Coping with Cancer
by Diane Tefft Young, MA, LICDC-CS
In late January 2015, I was diagnosed with uterine cancer – stage IIIC. My oncologist recommended a “sandwich” treatment plan. I would receive three 6-hour chemo infusions three weeks apart, followed by 28 daily radiation sessions. Treatment would end with two additional 6-hour chemo infusions four weeks apart. As I was trying to take this all in, I posed a question: when will I lose my hair? The response was that my chin-length, fine gray hair would be completely gone following the second chemo infusion.
by Richard S. Hillman
When I heard the doctor say prostate cancer, it felt as if I was struck by a bolt of lightning. My wife, Audrey, and I had moved to Florida to enjoy an active retirement. A few sets of tennis and a swim were on our daily agendas. Not this. It seemed our world would crumble.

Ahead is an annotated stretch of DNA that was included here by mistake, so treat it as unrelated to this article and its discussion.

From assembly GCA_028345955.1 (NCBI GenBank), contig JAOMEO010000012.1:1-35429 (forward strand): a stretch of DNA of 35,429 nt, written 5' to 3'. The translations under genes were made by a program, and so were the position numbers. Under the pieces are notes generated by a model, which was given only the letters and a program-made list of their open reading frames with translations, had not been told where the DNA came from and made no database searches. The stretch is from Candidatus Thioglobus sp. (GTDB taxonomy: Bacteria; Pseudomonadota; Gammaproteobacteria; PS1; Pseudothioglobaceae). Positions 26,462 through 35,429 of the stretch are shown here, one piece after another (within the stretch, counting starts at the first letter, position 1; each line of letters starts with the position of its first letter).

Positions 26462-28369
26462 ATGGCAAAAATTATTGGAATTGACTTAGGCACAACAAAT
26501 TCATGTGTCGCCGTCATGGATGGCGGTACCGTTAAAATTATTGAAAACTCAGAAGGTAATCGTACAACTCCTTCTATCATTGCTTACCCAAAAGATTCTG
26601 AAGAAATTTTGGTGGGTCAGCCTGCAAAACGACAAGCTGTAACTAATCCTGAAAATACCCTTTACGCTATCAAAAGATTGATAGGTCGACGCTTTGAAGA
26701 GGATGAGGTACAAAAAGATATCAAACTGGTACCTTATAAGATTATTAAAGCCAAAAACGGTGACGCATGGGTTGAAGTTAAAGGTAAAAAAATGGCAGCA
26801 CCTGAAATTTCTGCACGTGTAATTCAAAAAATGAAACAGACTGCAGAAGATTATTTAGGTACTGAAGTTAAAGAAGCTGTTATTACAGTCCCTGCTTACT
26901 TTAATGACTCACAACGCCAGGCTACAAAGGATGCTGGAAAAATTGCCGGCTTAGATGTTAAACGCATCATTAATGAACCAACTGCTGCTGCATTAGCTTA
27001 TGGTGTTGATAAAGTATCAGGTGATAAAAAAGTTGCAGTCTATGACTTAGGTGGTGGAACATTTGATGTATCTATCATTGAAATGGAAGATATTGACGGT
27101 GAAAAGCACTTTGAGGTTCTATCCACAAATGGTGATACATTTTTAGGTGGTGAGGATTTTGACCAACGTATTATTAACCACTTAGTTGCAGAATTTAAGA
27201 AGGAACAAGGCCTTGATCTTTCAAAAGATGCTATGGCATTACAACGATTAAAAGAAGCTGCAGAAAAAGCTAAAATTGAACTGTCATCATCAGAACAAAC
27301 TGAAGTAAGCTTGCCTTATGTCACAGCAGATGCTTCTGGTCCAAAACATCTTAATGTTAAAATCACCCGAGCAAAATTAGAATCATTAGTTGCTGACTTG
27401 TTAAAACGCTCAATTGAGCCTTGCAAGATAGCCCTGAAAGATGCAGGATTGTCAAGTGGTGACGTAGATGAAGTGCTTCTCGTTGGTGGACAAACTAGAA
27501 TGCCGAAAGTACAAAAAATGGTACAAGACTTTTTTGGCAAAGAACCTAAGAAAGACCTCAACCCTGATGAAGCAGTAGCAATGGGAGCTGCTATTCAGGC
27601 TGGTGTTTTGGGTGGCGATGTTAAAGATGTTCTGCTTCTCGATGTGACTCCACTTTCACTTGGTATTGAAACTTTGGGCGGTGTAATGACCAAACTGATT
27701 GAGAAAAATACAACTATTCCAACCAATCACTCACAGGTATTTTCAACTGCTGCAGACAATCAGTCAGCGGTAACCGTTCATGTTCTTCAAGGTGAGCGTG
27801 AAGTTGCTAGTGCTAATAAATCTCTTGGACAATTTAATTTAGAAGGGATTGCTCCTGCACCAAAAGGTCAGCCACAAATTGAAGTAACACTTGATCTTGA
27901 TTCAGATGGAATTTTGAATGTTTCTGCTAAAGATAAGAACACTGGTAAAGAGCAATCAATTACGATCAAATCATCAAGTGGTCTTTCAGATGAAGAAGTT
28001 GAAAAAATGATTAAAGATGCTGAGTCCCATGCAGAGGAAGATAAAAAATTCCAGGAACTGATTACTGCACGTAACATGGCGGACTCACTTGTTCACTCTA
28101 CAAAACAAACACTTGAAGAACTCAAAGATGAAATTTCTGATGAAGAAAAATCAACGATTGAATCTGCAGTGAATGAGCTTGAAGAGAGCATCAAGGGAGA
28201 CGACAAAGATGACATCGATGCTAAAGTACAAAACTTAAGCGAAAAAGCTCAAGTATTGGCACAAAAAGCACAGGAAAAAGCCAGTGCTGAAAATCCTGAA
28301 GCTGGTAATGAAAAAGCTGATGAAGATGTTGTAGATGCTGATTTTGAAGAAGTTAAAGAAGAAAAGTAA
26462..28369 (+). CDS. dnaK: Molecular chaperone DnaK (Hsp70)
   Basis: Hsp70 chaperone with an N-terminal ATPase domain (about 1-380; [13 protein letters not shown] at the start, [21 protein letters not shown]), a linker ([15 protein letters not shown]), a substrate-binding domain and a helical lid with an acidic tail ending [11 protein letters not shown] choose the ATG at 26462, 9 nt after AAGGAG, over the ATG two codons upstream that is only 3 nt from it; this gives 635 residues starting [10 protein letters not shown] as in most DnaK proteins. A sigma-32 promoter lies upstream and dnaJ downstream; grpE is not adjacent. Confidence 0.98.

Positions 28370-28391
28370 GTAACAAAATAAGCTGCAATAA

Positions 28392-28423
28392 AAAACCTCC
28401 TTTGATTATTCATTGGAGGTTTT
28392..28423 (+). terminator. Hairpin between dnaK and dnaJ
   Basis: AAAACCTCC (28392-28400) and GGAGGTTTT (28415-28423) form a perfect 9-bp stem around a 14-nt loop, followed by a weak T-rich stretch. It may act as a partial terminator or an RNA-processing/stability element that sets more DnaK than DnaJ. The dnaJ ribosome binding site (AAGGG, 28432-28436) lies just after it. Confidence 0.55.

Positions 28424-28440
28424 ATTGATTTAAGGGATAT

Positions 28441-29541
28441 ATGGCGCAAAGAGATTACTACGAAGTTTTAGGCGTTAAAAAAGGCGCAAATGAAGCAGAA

by Morgan Thompson
Scared. Confused. Hurt. Ashamed. When I was diagnosed with Hodgkin lymphoma at just 26 years old, I was overwhelmed with so many different emotions, but the feeling of shame kept washing over me. I naively believed that cancer was something that happened to “other” people. It had never touched my life in a personal way, and I assumed that if I did the right things (exercise and eat a healthy diet) — it never would.
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